From tomorrow*, British
Muslims will join over a billion Muslims all over the world in a month of
fasting, charity and solidarity. Key facts about Ramadan can be found here.
The Muslim Council (MCB)
extends its warmest wishes to all for a blessed, spiritual and peaceful
This year, Ramadan comes at a challenging time, both at home and
abroad. Apart from the ongoing recession affecting the country as a whole
there has been increased tension and Islamophobia. Many mosques and communities
in the UK have faced increased attacks since the tragic events at Woolwich,
though many of our non-Muslim friends have joined us in solidarity against such
many parts of the Muslim world are experiencing war, internal strife,
oppression and uncertainty, particularly, in Syria, Burma and now Egypt.
Ramadan provides the much needed opportunity for reflection and renewal of the
purpose. We pray that this blessed month and the act of fasting helps us to
connect to the spirit of Islam: truth, justice, compassion and humanity. We
hope that Ramadan enables us to reach out to those who misunderstand and those
who need our help.
Ramadan is the month in which the Quran was revealed, and many Muslims focus
their time to develop the qualities of ‘God-consciousness’, compassion and
discipline. Mosques around the country will be full of worshippers,
particularly during (extra) night prayers.
We urge that visitors to mosques take utmost care of their neighbours
and the elderly by avoiding unnecessary noise, disturbance and traffic.
Reflection and Gratitude
As many Muslims abstain from food and drink for long hours, they are reminded
of those around the world who cannot afford to feed themselves. The month
teaches about the importance of patience and gratitude.
Generosity and Neighbourliness
Ramadan is a wonderful time to become active in reaching out through acts of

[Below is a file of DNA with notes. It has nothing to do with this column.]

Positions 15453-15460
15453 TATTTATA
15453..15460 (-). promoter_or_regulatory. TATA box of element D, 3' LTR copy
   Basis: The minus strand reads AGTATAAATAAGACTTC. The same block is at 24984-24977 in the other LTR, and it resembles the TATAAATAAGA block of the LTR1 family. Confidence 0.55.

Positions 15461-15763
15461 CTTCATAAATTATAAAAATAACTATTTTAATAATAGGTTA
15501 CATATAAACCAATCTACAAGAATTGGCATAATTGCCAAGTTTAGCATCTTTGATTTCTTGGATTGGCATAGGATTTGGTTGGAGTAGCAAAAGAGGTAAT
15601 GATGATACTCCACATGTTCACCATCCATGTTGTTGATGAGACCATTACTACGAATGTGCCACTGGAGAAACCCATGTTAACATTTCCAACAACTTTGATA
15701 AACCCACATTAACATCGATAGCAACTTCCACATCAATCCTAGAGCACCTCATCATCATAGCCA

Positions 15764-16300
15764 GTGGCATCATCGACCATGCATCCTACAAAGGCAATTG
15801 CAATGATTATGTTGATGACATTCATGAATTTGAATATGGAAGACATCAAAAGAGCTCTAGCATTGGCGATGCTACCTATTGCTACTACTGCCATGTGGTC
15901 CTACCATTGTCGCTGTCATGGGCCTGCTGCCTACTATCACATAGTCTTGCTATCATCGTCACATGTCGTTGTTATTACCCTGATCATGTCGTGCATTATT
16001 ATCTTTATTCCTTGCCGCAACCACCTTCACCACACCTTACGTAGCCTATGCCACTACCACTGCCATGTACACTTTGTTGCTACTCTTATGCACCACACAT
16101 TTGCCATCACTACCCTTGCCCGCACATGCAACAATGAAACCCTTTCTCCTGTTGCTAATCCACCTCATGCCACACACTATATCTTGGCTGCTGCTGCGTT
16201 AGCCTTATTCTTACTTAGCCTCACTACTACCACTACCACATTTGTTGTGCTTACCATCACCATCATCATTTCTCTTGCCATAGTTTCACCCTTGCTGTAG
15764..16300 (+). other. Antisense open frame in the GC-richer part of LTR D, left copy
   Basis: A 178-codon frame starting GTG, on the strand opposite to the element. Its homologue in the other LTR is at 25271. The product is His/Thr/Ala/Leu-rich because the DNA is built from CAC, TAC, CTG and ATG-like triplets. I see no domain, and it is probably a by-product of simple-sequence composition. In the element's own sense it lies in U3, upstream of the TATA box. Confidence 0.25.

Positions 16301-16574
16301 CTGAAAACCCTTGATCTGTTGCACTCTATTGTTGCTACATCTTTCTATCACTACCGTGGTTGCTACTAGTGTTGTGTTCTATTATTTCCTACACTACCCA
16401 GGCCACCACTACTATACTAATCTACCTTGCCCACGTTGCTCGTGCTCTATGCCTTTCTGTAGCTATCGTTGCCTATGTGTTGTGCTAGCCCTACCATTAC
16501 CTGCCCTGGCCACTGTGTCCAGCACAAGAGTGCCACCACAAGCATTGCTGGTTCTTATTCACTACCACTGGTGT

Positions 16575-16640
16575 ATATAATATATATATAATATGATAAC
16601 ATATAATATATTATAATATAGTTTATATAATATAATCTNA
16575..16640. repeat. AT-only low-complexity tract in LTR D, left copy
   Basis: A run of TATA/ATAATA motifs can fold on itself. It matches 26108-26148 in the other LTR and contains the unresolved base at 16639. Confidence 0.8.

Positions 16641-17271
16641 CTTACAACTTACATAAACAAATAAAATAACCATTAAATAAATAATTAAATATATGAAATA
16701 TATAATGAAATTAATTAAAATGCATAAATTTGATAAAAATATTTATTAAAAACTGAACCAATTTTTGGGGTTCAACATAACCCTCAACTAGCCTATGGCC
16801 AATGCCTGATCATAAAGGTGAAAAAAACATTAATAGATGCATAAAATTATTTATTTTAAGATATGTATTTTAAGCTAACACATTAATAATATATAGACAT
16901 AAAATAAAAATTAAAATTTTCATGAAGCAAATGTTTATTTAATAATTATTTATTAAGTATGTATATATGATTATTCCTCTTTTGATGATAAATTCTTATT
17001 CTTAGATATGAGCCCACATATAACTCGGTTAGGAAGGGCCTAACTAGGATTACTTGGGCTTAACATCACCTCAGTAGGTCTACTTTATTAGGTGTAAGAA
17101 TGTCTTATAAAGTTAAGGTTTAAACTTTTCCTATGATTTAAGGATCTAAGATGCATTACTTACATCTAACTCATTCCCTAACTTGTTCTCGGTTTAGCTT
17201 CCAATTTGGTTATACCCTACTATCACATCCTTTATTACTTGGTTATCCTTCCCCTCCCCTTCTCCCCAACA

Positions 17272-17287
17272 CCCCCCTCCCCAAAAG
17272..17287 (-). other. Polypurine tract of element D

charity and service. It is through selfless acts of devotion and giving in
charity that one attains closeness to Allah. Charity begins at home so it is
important that we remember those most at
need here in the UK as well
Many mosques will be opening their doors to the public and inviting in neighbours, regardless of faith, to
join them in evening meals to break the fast. Many British Muslim charities
will be raising record breaking amounts of money for good causes at home and
Muslims once again may start
Ramadan on different days, depending on diverse opinions regarding
moon-sighting. Regardless of when this blessed month begins, the MCB hopes that
Ramadan will be a unique opportunity to foster unity and brotherhood among our
communities across the country.
As Ramadan now falls in summer months, those fasting will have to do so for
long hours, in excess of 18 hours this year. The Muslim Council has set out
many practical guidelines on health and well-being during Ramadan. It is
important that whilst Muslims observe the fast, health is not ignored. The
Council has issued a ‘Ramadan Health Fact Sheet’ that has been circulated to chaplains across hospitals
in the UK, as well as a guidance document on ‘Ramadan and Diabetes - A Guide for
Patients’. The MCB will also be publishing a revised version of
‘What to consider when processing, preparing and serving food in the holy month
of Ramadan’. Please visit www.mcb.org.uk for more information.
To find out more about Ramadan, please visit our ‘Key Facts’ page about Ramadan
Note to Editors:
1. *This year Ramadan is expected to either start on the 9th or 10th
July. The start of Ramadan depends on the sighting of the moon. Different Muslim
communities will start the month depending on their interpretation of moon
2. ‘Iftar’ is the time when Muslims break their fast at the time of sunset
3. The Muslim Council of Britain (www.mcb.org.uk) is the UK's representative Muslim umbrella body with over 500 affiliated national, regional and local organisations, mosques, charities and schools.
For further information please contact the MCB:
The Muslim Council of Britain,
PO Box 57330,
Tel: 0845 26 26 786
Fax: 0207 247 7079